by L. Timmel Duchamp
Seattle, February 2076. The Marq'ssan bring business as usual to
a screeching halt all over the world, and Professor Kay Zeldin joins
Robert Sedgewick, US Chief of Security Services, in his war against
the invaders. Soon Kay is making rather than writing history. But as
she goes head-to-head against the Marq'ssan, the long-buried secrets
of her past resurface, and her conflicts with Sedgewick and Security
Services multiply. She faces terrifying choices. Her worldview—her
very grip on reality—is turned inside out. Whose side is she really on?
And how far will she go in serving that side?
"The coupling of real thoughtfulness and rip-roaring excitement is as rare
in science fiction as in any other genre. But here, in Alanya to
Alanya, they're locked together in the most exciting—and
certainly the most intelligent!—tale of alien invasion I've read in
decades. Because it is believable, it's fascinating. And, in the years that
have seen Margaret Thatcher go and Hillary Clinton and Condoleezza Rice
arrive, Kay Zeldin is an extraordinarily effective portrait of a political
—Samuel R. Delany, author of Dhalgren
"The intersection of science fiction and politics has always served an
important critical function, from George Orwell's dystopian 1984 and
Ursula Le Guin's The Dispossessed and The Left Hand of
Darkness to Robert Heinlein's ultra-nationalist Starship
Troopers, but until now they have always served as a means of analyzing
political structures. With L. Timmel Duchamp's million-word Marq'ssan novel
(broken into five books), anarchy is extrapolated. This is not anarchy in
its popular sense, but in its truest sense. It is also feminism at its most
fundamental level, and neither can be un-twined from the other."
read the whole review)
—Sean Melican, Ideomancer, March 2007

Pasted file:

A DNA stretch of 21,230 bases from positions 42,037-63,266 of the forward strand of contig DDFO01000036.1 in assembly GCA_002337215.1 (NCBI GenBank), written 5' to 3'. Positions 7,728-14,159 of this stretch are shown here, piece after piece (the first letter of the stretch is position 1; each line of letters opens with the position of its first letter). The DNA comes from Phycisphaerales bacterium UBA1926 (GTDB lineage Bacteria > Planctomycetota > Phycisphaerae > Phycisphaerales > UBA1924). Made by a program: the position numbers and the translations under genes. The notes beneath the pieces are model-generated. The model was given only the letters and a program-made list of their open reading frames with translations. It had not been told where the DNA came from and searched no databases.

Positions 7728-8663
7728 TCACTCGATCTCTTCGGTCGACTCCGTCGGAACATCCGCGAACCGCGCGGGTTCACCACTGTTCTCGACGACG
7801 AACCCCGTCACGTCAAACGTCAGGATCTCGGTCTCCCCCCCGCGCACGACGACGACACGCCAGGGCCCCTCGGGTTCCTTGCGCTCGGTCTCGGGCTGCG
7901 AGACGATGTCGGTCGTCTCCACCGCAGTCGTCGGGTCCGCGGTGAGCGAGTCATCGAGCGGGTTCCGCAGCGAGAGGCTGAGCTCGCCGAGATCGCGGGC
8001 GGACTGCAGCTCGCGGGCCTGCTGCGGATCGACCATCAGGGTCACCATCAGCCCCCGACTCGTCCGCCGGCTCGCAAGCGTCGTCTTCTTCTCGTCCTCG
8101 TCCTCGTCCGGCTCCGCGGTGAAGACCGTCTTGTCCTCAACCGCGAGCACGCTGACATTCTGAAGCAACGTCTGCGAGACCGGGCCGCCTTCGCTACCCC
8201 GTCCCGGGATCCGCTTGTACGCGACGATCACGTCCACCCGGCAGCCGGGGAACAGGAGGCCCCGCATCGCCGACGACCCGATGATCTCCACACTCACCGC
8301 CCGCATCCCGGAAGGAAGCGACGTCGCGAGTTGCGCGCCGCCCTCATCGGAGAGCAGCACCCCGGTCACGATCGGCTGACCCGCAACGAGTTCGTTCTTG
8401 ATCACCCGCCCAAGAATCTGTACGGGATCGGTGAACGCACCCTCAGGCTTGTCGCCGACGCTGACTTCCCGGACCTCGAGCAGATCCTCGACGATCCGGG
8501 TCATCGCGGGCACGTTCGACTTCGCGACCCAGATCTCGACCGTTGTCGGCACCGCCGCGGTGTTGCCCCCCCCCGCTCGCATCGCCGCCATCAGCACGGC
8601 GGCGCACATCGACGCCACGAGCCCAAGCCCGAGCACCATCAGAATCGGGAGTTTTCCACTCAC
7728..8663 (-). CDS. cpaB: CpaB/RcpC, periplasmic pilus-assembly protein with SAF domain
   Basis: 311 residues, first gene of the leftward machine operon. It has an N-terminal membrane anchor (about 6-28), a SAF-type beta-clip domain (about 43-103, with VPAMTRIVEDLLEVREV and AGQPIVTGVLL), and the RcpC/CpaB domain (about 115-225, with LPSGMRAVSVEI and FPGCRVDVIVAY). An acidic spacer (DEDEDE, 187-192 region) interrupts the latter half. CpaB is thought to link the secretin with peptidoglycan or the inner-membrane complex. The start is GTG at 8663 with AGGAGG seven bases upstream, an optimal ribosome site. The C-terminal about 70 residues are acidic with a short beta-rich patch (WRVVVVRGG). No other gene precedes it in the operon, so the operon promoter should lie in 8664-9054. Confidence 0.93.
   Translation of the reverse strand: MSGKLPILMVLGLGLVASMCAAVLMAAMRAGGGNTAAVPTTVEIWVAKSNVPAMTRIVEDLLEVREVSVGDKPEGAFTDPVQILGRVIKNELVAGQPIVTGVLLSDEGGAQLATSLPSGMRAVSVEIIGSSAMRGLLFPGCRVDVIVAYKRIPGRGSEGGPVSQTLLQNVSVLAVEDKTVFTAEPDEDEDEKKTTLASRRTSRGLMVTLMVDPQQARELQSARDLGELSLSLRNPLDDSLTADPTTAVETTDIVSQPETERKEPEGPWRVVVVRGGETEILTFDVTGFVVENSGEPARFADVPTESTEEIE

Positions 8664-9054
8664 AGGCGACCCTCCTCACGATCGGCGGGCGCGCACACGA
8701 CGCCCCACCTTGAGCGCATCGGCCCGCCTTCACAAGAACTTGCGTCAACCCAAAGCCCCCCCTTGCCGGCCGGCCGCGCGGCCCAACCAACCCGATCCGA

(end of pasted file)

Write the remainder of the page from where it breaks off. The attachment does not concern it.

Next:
"Alanya to Alanya does just what a political sf novel should do:
it leavens its political message with first-rate futuristic extrapolation,
chilling dystopianism and a breathless adventure story that keeps you
turning the pages. It was a refreshing read and a rare example of deft
—Cory Doctorow, Boing Boing, July 2006 (read the whole review)
"Not an easy or comfortable book, but one that rewards a thoughtful reader
who is willing to give up simple action plots for a close consideration of
political and social ideas. In fact, the closest comparison one might give
is to some of Le Guin’s later work—no small
recommendation. Worth looking for." (read the whole
—Peter Heck, Asimov's, June 2006
"Readers who still appreciate the anger and surety of those early works can
take heart at the publication of L. Timmel Duchamp's Alanya to
Alanya...[T]hose with a serious interest in dystopias and particularly
the feminist version thereof should find L. Timmel Duchamp's Marq'ssan
Cycle a rewarding experience."
—Michael Levy, New York Review of Science Fiction, December 2005
"Politically savvy and philosophically relevant, this title puts a human
face on today's problems."
—Library Journal, June 15, 2005
"Alanya to Alanya is an intriguing mixture of SF genres and styles:
It has utopian and dystopian elements, a strong splash of the political
thriller, a good mystery subplot in Kay's amnesia, a hint of the sense of
discovery that imbues first-contact novels and plenty to say about the
current state of the real world." (read the whole
—Science Fiction Weekly, June 27, 2005
"Alanya to Alanya is SF on a broader scale, with The War of
Worlds as one inspiration, but its metaphors apply to a very human
tangle of loyalty and betrayal, politics and idealism—Wells and
Orwell updated for the end of the 20th century."
—Locus, June 2005
"[Duchamp's] political world building has a level of detail and
believability that rivals Bruce Sterling at his best, and her pacing is
much better than most other books driven so heavily by political concepts,
such as Ayn Rand's Atlas Shrugged or Sheri S. Tepper's The Gate
to Women's Country."
—Strange Horizons, November 30, 2005 (read the whole review)
"This is the first of a five novel series which mixes politics, aliens, and
a variety of feminist and political issues which might easily have become
unreadably polemic and convoluted, but which is surprisingly readable and
entertaining despite its heavy load of subtext."
—Don d'Ammassa, Chronicle, September 2005
"Alanya to Alanya is not so much an exploration of the way humanity
responds to an alien presence as an illustration of how a world under siege
from its own governments finally revolts; the invaders are simply the
catalyst for change."
—Seattle Times, July 3, 2005 (read the whole review)
"My 'discovery' of the work of L. Timmel Duchamp was, as usual, pure
serendipity...her intellectual grounding and her political activism
both contribute to create a novel that is highly readable and as
politically relevant as any novel I can recall."
—Ritch Calvin, The SFRA Review, Jan./Feb./March 2006